Tech repair is a tricky topic. Things like planned obsolescence, in which a device simply stops working after a certain amount of time, as well as warranties that insist on official fixes only, have made the idea of DIY repairs seem more like a crime than a sensible, economical thing to do. Gone are the days when a washing machine could work forever if you had a wrench handy.
Unfortunately, this culture of replacement means that the tech industry is now filthy with waste and excess. Earth fact site World Counts claims that 70% of all toxic garbage is electronic in nature, and only 12.5% of mobile phones and broken laptops actually meet with a recycling plant. More often than not, e-junk is either burned or shipped to a landfill, where it can poison the soil and groundwater for decades.
Of course, as with many current crises, things have gotten so bad that decision-makers need to turn back the clock on environmental damage. One of the possible outcomes of this is that corporations stop fighting owners over high street repairs. As an example, Apple was recently forced to make its parts and manuals publically available due to pressure from right-to-repair activists.
Is the public actually capable of fixing things though? It’s not an easy thing to judge. An infographic published by ExpressVPN entitled “Stay Prepared with a Tech Survival Kit” stressed that tools including a screwdriver, pocket knife, torch, and a watch should be kept handy for any tech emergencies. This implies that the owner should at least attempt repairs on basic, obvious faults. Although note that the kit also supports the preservation of data through backups!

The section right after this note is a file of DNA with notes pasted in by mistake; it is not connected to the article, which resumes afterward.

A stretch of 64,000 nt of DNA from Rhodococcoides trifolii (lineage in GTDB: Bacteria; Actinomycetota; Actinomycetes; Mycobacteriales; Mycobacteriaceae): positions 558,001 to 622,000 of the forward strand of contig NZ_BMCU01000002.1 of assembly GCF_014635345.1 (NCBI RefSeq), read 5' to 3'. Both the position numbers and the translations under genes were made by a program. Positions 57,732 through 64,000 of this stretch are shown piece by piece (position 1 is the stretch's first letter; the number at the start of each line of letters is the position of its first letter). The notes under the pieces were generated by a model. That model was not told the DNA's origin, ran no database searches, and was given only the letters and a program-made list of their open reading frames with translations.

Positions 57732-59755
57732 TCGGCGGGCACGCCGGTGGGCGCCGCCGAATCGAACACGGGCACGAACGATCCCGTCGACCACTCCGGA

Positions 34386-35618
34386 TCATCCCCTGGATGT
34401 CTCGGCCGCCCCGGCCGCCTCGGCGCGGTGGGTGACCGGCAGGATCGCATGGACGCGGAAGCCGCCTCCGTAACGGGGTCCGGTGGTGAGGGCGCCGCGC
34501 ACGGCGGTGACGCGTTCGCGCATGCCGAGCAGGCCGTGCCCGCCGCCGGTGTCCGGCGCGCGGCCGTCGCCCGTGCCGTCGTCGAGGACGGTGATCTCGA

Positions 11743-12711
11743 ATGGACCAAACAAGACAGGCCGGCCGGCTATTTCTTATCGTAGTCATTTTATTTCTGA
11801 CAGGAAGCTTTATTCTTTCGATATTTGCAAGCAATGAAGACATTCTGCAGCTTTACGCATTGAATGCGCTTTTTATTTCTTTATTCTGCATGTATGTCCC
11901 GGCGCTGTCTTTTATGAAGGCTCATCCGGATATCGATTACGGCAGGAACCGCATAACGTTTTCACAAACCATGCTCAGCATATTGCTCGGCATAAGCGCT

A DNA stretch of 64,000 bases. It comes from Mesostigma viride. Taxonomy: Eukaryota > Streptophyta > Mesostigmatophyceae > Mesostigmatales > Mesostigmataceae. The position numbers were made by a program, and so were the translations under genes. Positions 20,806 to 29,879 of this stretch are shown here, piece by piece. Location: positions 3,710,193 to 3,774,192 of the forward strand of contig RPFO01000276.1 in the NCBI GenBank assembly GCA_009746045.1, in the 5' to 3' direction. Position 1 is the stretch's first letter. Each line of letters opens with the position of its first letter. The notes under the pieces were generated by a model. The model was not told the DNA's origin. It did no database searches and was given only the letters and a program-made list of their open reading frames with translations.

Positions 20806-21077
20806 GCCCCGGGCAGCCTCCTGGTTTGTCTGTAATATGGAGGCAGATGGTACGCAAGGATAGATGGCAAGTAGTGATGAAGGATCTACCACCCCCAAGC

Sadly, there’s no denying the fact that the impressive DIY skills of some baby boomers effectively killed millennials’ ability to put things back together. While this might sound a little odd, as parents have historically passed abilities down to their offspring, the Real Homes website reports that younger people didn’t actually try to learn anything from their elders until they found themselves trapped in a flat-packed hell of their own making.
This over-reliance on parents (the previous source claims that 45% of 23-38-year-olds would call their father rather than attempt a task themselves) has effectively created an entire generation of people that cannot fix a cupboard, let alone an iPhone. Unfortunately, as 1 in 5 millennials won’t call a professional either, there’s seemingly no alternative for them other than waste and replacement.
A mobile phone is obviously a little different from a wardrobe so it’s hard to recommend that anybody make a go of repairs themselves. However, now that legal frameworks are changing in favor of independent, professional repairers, there’s much more of an incentive to avoid throwing tech away when the battery starts to fail (for instance).
Of course, corporate and government resistance to repairs isn’t always due to profit loss. Letting people repair their own devices could result in further damage and injuries, both of which could land manufacturers in legal trouble. Regardless, the cooperation of tech giants is essential to establishing the right to repair as a fundamental part of tech ownership.